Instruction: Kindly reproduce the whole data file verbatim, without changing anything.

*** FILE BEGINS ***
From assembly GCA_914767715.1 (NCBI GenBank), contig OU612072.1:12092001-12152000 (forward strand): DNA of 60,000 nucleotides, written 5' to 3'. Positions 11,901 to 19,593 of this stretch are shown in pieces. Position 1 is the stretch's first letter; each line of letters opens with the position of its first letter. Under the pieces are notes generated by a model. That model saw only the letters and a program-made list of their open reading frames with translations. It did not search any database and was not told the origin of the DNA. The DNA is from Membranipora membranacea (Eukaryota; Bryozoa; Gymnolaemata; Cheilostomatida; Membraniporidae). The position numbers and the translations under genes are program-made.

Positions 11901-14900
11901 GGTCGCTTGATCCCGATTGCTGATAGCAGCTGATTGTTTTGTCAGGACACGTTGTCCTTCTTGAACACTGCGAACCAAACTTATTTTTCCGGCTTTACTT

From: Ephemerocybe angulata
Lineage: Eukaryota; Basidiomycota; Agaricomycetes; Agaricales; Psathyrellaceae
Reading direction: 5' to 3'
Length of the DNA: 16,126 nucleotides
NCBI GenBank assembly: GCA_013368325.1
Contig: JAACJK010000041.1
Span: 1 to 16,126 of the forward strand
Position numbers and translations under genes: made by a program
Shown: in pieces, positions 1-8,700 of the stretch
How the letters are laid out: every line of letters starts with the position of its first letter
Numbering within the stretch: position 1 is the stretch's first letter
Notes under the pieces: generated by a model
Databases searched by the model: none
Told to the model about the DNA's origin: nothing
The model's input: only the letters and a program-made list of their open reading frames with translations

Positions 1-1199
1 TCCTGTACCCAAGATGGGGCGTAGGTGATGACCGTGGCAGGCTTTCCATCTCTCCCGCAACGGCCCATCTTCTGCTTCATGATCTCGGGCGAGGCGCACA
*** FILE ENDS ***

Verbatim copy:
From assembly GCA_914767715.1 (NCBI GenBank), contig OU612072.1:12092001-12152000 (forward strand): DNA of 60,000 nucleotides, written 5' to 3'. Positions 11,901 to 19,593 of this stretch are shown in pieces. Position 1 is the stretch's first letter; each line of letters opens with the position of its first letter. Under the pieces are notes generated by a model. That model saw only the letters and a program-made list of their open reading frames with translations. It did not search any database and was not told the origin of the DNA. The DNA is from Membranipora membranacea (Eukaryota; Bryozoa; Gymnolaemata; Cheilostomatida; Membraniporidae). The position numbers and the translations under genes are program-made.

Positions 11901-14900
11901 GGTCGCTTGATCCCGATTGCTGATAGCAGCTGATTGTTTTGTCAGGACACGTTGTCCTTCTTGAACACTGCGAACCAAACTTATTTTTCCGGCTTTACTT

From: Ephemerocybe angulata
Lineage: Eukaryota; Basidiomycota; Agaricomycetes; Agaricales; Psathyrellaceae
Reading direction: 5' to 3'
Length of the DNA: 16,126 nucleotides
NCBI GenBank assembly: GCA_013368325.1
Contig: JAACJK010000041.1
Span: 1 to 16,126 of the forward strand
Position numbers and translations under genes: made by a program
Shown: in pieces, positions 1-8,700 of the stretch
How the letters are laid out: every line of letters starts with the position of its first letter
Numbering within the stretch: position 1 is the stretch's first letter
Notes under the pieces: generated by a model
Databases searched by the model: none
Told to the model about the DNA's origin: nothing
The model's input: only the letters and a program-made list of their open reading frames with translations

Positions 1-1199
1 TCCTGTACCCAAGATGGGGCGTAGGTGATGACCGTGGCAGGCTTTCCATCTCTCCCGCAACGGCCCATCTTCTGCTTCATGATCTCGGGCGAGGCGCACA